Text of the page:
The late Mao Zedong had a peculiar way of making sure people in the cities knew what the real world was about. He shipped them off to the country where they slaved away on collective farms using farming instruments that were medieval. Most likely most of those sent away to these collective farms loathed the experience because hard work and poverty are not natural proclivities for most human beings. His passing and China’s embrace of capitalism no doubt came not a moment too soon for those he sent to the collectives.

I wish as penance for their sins that the Wall Street brokers and those at AIG who brought us our latest financial calamity could spend a couple years working at this Jason’s Deli. It could be the American version of China’s Cultural Revolution. It is clear that many of these people do not understand where wealth comes from. It comes from exploiting the bottom feeders of the labor market like the good and hardworking people at Jason’s Deli. They daily perform minor miracles of food delivery.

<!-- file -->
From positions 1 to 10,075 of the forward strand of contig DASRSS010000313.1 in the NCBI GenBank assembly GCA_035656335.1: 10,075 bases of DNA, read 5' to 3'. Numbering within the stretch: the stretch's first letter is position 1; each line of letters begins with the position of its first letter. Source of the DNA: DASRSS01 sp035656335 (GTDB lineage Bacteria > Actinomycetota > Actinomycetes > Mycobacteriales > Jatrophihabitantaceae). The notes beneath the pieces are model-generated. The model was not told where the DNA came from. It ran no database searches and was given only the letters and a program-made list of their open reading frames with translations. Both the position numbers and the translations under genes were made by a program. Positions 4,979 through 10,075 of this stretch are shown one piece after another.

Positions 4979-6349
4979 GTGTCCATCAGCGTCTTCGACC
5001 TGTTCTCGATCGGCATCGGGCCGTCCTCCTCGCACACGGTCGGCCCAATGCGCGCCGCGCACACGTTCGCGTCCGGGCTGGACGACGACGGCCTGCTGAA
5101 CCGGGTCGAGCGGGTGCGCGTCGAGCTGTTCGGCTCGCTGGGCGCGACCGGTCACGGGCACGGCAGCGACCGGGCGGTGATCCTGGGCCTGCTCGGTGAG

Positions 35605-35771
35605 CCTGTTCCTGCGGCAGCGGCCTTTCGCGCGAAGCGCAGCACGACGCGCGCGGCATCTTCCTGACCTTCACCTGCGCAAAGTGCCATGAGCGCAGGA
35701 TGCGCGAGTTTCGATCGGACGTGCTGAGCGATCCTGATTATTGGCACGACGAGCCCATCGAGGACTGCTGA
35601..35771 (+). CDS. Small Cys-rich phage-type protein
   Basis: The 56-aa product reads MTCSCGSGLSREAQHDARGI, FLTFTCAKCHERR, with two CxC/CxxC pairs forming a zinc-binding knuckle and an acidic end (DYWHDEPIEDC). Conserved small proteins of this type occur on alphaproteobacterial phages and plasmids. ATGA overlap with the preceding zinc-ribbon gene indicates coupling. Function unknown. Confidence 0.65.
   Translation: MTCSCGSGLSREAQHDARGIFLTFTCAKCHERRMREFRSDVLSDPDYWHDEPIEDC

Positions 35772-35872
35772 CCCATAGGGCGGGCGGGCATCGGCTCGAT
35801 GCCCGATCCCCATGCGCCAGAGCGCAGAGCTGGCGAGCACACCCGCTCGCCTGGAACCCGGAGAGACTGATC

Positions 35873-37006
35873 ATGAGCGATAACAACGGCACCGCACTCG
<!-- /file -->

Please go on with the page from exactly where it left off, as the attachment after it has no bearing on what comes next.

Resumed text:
Yet I strongly suspect their souls are being crushed, their lives shortened and their bank accounts emptied so we can enjoy really good and inexpensive food. Perhaps if these Wall Street brokers are lucky enough to return to Wall Street, rather than invent new collateralized debt instruments, they will create investment products that can move hard working employees such as those at Jason’s Deli out of the bottom of the labor market into something that resembles a middle class lifestyle. They too should have the realistic expectation of one day having an 8 to 5 job.

Two things are abundantly clear to me: the workers at Jason’s deserve it more than Wall Street barons and even well educated people like me. Also, if you could somehow educate the employees at Jason’s in the ways of finance, I am confident they would do a much better of managing my money than the crooks on Wall Street have done.